The Maryland Department of Natural Resources is urging boaters to exercise heightened caution amid an increase in the number of fatal accidents in state waters this year.
Seventeen people have been killed in boat accidents this year, according to Candy Thomson, spokeswoman for Natural Resources police. The state averages 12 boating-related deaths a year, she said.
On Sunday, a man went missing after a boat sank on the Chesapeake Bay. In July, two women were killed in a boat crash south of the Francis Scott Key Bridge. In June, a 7-year-old was killed and several others injured — including one who lost an arm — when a racing boat lost control off Kent Island.
Nineteen people were killed in boating accidents in 2011, which Thomson said was the "highest level in recent years." Thomson said the number of fatalities for this year is preliminary and that an official number is released by the Coast Guard every year.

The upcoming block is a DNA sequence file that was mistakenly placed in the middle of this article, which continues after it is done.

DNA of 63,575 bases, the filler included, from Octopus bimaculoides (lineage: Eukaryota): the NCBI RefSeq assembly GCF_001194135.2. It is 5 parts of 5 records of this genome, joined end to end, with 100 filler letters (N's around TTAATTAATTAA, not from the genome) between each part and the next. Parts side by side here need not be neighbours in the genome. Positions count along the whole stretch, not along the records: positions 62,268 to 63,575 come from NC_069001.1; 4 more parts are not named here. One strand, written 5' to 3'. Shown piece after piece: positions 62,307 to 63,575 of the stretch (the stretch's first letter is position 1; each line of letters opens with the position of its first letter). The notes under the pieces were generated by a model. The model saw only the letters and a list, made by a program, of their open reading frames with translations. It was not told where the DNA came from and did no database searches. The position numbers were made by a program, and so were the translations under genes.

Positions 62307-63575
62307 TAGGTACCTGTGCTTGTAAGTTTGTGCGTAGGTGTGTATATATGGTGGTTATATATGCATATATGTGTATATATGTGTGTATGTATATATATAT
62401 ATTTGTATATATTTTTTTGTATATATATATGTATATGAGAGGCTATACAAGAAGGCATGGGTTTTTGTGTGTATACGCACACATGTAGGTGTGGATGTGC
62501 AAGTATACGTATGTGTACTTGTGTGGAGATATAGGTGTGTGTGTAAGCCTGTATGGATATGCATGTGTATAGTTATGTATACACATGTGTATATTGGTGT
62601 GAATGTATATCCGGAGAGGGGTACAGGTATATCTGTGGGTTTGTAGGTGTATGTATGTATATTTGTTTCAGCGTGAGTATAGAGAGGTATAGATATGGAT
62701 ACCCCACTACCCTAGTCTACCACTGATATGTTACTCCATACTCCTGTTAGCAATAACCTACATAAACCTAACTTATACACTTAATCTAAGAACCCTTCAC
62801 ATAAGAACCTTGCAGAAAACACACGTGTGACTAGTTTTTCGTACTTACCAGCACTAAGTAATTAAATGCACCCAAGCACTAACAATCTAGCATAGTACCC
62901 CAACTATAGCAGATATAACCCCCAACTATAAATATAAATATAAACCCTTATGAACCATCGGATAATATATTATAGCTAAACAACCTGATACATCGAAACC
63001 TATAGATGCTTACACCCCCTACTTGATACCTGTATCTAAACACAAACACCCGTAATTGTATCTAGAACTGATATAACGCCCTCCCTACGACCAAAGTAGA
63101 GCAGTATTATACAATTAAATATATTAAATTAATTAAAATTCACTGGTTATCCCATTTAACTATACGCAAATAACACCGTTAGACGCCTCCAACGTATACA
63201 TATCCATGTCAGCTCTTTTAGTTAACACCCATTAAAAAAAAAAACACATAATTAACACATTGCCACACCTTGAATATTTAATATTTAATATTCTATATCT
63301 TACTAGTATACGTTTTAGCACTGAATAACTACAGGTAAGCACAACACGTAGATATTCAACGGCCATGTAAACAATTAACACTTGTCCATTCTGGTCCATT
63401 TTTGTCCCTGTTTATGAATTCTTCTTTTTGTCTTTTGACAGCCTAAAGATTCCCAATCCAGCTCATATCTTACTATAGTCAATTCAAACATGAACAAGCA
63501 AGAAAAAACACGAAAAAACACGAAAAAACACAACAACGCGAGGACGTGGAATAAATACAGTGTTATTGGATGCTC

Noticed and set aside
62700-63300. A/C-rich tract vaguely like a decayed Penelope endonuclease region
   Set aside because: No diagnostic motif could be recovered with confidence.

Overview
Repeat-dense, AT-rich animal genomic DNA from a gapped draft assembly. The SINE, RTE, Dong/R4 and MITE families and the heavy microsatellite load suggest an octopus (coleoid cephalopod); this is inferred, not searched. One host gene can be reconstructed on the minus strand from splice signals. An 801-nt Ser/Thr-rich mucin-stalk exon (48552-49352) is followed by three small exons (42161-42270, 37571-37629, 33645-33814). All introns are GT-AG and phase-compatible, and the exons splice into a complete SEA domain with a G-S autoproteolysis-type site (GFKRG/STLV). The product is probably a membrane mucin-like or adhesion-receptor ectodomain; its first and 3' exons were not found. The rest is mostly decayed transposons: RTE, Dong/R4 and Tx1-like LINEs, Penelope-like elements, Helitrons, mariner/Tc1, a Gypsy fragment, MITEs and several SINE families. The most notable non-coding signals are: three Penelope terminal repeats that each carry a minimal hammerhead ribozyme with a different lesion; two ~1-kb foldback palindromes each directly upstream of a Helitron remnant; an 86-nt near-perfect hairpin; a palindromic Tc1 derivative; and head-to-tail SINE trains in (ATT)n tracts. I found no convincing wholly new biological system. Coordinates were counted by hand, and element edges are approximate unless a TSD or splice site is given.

The number of fatalities this year reflects an increase of boating activity because of warm weather and low gas prices, Thomson said. She said the late Labor Day could extend the boating season and the likelihood of more accidents.
Life jackets are the "number one factor" in whether a boater survives an accident, she said, noting that of the 17 people who died in boating-related accidents this year, 14 were not wearing life jackets.
State law requires children under 13 to wear life vests. Officials recommend that adults also wear life vests when out on the water, and that boaters keep them accessible.
None of the four children involved in the accident Sunday were wearing life jackets, Thomson said.
"Michael Phelps is a great swimmer, but Michael Phelps who has struck his head or is cold and disoriented is not going to fare very well — not in the Potomac, not in the Chesapeake Bay, not in the Susquehanna," she said. "They're murky, they have currents. The bay has a tremendous tide."
Officials also recommend that boaters tell someone their destination and expected return time, and check the weather forecast to avoid storms.